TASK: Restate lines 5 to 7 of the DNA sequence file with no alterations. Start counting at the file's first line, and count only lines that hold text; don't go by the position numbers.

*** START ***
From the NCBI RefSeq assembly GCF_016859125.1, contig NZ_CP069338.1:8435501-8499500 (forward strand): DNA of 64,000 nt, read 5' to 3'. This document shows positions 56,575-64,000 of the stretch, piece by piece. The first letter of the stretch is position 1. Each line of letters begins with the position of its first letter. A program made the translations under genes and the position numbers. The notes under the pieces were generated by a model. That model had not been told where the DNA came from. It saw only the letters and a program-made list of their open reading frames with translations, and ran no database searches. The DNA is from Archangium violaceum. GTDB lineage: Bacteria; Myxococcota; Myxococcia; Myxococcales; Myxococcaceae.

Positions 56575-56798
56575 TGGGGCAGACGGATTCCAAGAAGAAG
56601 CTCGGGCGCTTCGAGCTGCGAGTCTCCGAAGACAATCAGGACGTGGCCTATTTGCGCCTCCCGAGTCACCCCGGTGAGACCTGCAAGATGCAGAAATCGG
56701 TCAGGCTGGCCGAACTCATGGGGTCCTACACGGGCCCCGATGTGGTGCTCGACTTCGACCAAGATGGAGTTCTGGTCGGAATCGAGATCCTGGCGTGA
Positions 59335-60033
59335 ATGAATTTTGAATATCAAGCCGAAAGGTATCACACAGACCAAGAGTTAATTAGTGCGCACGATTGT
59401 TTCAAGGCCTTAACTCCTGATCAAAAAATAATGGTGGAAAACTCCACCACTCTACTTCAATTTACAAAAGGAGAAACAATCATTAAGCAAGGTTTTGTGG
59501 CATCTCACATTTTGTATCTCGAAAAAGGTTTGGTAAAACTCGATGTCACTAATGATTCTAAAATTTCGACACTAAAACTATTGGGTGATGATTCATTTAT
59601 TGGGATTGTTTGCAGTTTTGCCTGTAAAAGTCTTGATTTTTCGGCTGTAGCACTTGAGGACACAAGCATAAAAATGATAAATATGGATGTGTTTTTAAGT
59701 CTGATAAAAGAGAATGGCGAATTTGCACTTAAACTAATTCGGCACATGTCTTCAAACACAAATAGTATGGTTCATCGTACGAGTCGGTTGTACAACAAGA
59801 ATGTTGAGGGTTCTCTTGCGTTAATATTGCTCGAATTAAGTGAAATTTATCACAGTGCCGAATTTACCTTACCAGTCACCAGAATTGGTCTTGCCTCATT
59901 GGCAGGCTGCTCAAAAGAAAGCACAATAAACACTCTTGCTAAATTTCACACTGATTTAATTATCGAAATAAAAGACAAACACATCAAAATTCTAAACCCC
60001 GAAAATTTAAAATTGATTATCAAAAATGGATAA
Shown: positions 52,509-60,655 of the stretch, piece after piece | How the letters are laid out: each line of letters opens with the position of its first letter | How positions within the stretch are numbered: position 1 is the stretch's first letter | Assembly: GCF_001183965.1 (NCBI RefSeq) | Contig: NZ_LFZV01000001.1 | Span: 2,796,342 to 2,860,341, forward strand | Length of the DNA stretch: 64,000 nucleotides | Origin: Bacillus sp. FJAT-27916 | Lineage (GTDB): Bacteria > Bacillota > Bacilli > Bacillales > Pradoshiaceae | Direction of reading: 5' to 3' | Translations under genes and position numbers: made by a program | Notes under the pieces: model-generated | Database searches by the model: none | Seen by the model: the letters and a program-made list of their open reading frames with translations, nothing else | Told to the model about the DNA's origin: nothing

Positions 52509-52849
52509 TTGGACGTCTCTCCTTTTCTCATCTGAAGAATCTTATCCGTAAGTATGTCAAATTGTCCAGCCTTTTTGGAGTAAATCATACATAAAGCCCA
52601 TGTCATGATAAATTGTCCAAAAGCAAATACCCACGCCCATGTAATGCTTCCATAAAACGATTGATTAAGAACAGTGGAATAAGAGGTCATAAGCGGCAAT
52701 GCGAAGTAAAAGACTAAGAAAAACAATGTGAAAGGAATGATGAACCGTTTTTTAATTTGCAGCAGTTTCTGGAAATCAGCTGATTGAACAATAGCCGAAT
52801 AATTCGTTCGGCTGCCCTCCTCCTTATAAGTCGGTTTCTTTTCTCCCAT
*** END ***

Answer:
56701 TCAGGCTGGCCGAACTCATGGGGTCCTACACGGGCCCCGATGTGGTGCTCGACTTCGACCAAGATGGAGTTCTGGTCGGAATCGAGATCCTGGCGTGA
Positions 59335-60033
59335 ATGAATTTTGAATATCAAGCCGAAAGGTATCACACAGACCAAGAGTTAATTAGTGCGCACGATTGT